There’s an order to things, a societal flow, a rhythm of expectations: school, college, marriage, career, kids, grandkids, etc.
You know, the way things are “supposed to be.”
With this rhythm in mind, I made plans for my life, and I was certain that things would unfold just as I had imagined they would. And for a while, they did. My own “supposed to be” started to swerve a bit at college, but it jumped the tracks at career, slammed into the ditch at infertility, and burst into flames at epilepsy.
It wasn’t supposed to be this way.
And now, we find ourselves in the midst of a crisis: COVID-19. Social distancing. Distance learning. Face masks. Plans postponed indefinitely. Society itself is on hold.
All of our best-laid plans gone awry.
When this crisis hit, I was directing a high school production of Peter Pan. We’d been practicing five days a week since January. Though the set is finished and the costumes are ready, the auditorium sits empty. We were supposed to perform it next weekend. The kids won’t get to show anyone what they’ve done.
It wasn’t supposed to be this way.
It’s an alluring thought, really: It wasn’t supposed to be this way. It gives us permission to not only grieve the dream, but to also hold onto the perfection that never came to be, to allow it to live, at the very least, in the space of our own imagination.
But this is where the danger lies.
This is a a temptation I succumb to often, the longest-running show in my imagination: The Way Things Were Supposed to Be, starring Kirstyn Wegner, playing nightly to sold-out audiences and rave reviews.
I am guilty of preferring this imagined version of events over the reality of what is. I have invested more fully in the “supposed to be” scenarios than I have in what is. I still harbor an insanely irrational hope that I’ll wake up and things will be different, that the order of the universe will have realigned in my favor somehow and things will finally be the way they are “supposed to be”: Peter Pan will go on as scheduled. Regular school is in session, and society is bustling. COVID is gone. Friends are closer than a screen or phone call away. I don’t have epilepsy, I still have my teaching job, and I have my own biological children.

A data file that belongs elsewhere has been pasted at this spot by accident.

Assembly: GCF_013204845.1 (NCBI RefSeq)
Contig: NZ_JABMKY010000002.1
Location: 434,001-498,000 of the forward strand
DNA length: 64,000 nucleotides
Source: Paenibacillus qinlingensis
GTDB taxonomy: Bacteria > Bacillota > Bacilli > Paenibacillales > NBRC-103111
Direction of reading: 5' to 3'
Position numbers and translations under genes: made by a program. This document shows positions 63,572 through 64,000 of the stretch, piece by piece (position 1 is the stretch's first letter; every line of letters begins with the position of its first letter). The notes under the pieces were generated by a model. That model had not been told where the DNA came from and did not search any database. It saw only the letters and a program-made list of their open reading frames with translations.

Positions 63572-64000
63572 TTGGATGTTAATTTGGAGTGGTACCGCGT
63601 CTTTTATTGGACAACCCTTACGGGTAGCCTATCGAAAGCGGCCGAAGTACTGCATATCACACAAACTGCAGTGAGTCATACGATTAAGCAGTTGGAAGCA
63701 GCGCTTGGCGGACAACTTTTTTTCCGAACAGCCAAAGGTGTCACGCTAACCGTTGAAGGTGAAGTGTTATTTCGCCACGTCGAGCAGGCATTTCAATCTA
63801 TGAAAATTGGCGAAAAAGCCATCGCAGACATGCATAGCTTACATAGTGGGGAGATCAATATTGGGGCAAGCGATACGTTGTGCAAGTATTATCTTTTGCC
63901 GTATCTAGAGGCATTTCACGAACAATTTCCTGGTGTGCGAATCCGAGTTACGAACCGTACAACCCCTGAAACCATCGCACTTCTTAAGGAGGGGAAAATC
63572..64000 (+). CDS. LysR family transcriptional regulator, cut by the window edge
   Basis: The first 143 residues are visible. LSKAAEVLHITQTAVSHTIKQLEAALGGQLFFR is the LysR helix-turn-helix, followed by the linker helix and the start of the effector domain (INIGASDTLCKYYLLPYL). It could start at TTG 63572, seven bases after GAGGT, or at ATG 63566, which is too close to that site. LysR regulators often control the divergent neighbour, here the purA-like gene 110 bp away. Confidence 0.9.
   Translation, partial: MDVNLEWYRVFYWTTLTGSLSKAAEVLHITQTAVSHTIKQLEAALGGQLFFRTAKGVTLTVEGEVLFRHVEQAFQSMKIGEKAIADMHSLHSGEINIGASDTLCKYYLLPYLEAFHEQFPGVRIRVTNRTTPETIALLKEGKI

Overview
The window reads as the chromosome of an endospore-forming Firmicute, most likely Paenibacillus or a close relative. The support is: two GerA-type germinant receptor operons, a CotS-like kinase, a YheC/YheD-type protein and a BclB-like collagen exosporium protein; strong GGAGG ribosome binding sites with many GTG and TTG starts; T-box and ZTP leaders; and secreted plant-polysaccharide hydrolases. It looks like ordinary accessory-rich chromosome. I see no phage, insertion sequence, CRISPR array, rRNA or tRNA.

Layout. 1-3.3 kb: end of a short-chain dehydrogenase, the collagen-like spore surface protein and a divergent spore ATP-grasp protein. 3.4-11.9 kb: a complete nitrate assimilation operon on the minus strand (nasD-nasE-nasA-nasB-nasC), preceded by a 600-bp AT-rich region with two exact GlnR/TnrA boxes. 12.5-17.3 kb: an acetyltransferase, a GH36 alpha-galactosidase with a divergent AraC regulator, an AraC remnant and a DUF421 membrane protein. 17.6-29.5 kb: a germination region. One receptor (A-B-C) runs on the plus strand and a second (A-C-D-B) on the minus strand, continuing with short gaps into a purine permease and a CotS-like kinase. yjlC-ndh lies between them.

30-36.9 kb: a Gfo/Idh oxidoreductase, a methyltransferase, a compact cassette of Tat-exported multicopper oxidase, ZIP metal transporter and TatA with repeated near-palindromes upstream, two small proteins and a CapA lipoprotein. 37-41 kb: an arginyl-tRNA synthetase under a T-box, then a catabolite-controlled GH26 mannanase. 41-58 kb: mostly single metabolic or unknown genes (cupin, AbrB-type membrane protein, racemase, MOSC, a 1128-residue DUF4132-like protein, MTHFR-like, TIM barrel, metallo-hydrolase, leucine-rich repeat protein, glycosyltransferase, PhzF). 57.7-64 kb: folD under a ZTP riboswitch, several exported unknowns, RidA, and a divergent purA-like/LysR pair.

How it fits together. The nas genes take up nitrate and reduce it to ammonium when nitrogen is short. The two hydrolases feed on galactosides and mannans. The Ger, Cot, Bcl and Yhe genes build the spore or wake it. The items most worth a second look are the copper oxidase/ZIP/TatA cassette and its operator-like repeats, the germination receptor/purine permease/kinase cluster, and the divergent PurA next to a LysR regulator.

I know that none of this is true, mind you. “Supposed to be” was never real in the first place. It's a hard truth to swallow. I never really had any of these things. But that does not make them any less heavy to bear.
What is can be a disappointment. In fact, it almost always is, because it’s never what we expect.
But “supposed to be” is just a collection of trophies I’ve never won, and that is a heavy cross to bear.
This is the weight of “supposed to be.”
Each “supposed to be” carries the expectations that created it, and those expectations are burdensome and hard to part with, even as we watch our “supposed to be's” pass into ether. I did not want to put those trophies down. Instead, I held onto them with tight fists. Letting go of them felt like a betrayal, like I was abandoning my dreams.
There is an exchange that needs to happen at this point: “Supposed to be” has to die. We have to set those heavy trophies on fire. Only then can we exchange those ashes for the strange beauty of what is, which is nearly always wrapped in disappointment. It is only after we can shed that husk and accept what’s actually inside that we can begin to learn to enjoy it.
What is is all around you, just waiting for you to embrace it, to explore it, to experience it. If you are present and brave enough to make this divine exchange, you will see how much it can teach you.
Light those “supposed to be’s” on fire.
Do not be afraid to let them burn.
Hands down, my least favorite feeling is uncertainty.
It is awful: having the rug of normalcy yanked out from beneath your feet, feeling like you are no longer in control of your own life, wondering how you’ll ever be able to do...well, anything. Ever again.
Especially when there’s no end in sight.
Right now, we’ve all been thrust into a period of uncertainty, and it's scary.
Uncertainty has the power to hijack your brain and launch your thoughts into a zillion imaginary tragedies that play out in a constant loop in your mind. Often the things you imagine are irrational and worse than what the actual future holds, but uncertainty is a convincing playwright and the mind is a stage primed for action.
I know this all too well.
Epilepsy is a disorder of constant uncertainties, and it set off a montage of catastrophes inside my own head: What if I have another seizure? Another concussion? What if I never get my driver’s license back? What if I end up brain damaged? What if these seizures never stop? These things could kill me. I might die. I.might.die. I. MIGHT. DIE. I.MIGHT.DIE.I.MIGHT.DIE.I.MIGHT.DIE.
On and on and on these thoughts ran, ad nauseam. It took me years to quiet them, but they still have moments of power over me.
However, upon observation, I see now that the most dangerous scenario that turned the hamster wheel of my mind was not the idea that I could die. No, the most dangerous thing I could imagine was this: What if there isn’t enough?